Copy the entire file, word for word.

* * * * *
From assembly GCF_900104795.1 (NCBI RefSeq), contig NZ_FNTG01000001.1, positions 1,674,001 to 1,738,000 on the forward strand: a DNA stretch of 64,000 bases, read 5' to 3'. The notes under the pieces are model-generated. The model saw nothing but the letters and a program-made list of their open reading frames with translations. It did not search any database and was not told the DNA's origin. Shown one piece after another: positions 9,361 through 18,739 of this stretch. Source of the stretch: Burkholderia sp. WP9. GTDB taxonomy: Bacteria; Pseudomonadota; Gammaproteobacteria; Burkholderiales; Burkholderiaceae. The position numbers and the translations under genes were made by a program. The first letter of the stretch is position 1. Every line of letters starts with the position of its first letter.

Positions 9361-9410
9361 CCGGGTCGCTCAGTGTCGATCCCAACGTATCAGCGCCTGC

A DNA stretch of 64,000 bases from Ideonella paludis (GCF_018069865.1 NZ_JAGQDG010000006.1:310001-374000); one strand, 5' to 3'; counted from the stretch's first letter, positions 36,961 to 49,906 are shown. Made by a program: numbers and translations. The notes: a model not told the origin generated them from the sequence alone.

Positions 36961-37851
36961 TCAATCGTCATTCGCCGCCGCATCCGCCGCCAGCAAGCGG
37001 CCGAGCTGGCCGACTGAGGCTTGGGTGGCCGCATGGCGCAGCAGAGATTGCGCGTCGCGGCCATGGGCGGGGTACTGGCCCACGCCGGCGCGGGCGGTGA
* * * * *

From assembly GCF_900104795.1 (NCBI RefSeq), contig NZ_FNTG01000001.1, positions 1,674,001 to 1,738,000 on the forward strand: a DNA stretch of 64,000 bases, read 5' to 3'. The notes under the pieces are model-generated. The model saw nothing but the letters and a program-made list of their open reading frames with translations. It did not search any database and was not told the DNA's origin. Shown one piece after another: positions 9,361 through 18,739 of this stretch. Source of the stretch: Burkholderia sp. WP9. GTDB taxonomy: Bacteria; Pseudomonadota; Gammaproteobacteria; Burkholderiales; Burkholderiaceae. The position numbers and the translations under genes were made by a program. The first letter of the stretch is position 1. Every line of letters starts with the position of its first letter.

Positions 9361-9410
9361 CCGGGTCGCTCAGTGTCGATCCCAACGTATCAGCGCCTGC

A DNA stretch of 64,000 bases from Ideonella paludis (GCF_018069865.1 NZ_JAGQDG010000006.1:310001-374000); one strand, 5' to 3'; counted from the stretch's first letter, positions 36,961 to 49,906 are shown. Made by a program: numbers and translations. The notes: a model not told the origin generated them from the sequence alone.

Positions 36961-37851
36961 TCAATCGTCATTCGCCGCCGCATCCGCCGCCAGCAAGCGG
37001 CCGAGCTGGCCGACTGAGGCTTGGGTGGCCGCATGGCGCAGCAGAGATTGCGCGTCGCGGCCATGGGCGGGGTACTGGCCCACGCCGGCGCGGGCGGTGA